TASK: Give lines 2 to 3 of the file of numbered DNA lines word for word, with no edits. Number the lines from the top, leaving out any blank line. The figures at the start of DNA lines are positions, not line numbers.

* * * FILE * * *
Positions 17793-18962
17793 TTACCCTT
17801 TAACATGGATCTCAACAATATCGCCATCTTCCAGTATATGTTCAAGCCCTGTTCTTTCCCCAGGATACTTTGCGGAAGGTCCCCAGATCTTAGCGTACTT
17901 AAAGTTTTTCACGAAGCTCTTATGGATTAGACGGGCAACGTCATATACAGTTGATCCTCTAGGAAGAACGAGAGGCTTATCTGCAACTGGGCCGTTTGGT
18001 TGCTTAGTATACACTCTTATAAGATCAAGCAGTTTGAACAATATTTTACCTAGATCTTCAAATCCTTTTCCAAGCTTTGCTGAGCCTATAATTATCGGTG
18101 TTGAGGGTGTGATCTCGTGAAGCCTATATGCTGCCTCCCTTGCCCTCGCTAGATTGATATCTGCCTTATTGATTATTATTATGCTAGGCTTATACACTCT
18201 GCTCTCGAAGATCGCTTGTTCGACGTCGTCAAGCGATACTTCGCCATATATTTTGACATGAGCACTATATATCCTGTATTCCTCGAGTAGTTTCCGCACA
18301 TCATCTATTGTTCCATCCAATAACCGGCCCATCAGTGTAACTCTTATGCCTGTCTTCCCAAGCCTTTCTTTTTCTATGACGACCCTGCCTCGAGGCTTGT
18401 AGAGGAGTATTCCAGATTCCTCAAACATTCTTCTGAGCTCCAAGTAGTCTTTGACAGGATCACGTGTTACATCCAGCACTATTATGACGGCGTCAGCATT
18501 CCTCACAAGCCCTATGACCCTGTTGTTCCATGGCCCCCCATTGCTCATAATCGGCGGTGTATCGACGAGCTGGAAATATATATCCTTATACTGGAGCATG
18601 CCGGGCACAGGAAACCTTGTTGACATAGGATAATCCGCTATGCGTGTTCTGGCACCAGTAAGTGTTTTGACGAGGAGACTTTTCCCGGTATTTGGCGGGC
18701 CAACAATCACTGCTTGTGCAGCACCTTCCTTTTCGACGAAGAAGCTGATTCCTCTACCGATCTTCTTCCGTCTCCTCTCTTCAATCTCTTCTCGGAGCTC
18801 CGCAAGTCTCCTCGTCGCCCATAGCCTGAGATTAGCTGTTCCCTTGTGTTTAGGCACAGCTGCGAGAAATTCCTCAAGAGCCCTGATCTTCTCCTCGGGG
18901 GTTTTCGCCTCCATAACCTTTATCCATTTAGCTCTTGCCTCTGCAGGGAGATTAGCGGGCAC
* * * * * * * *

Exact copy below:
17793 TTACCCTT
17801 TAACATGGATCTCAACAATATCGCCATCTTCCAGTATATGTTCAAGCCCTGTTCTTTCCCCAGGATACTTTGCGGAAGGTCCCCAGATCTTAGCGTACTT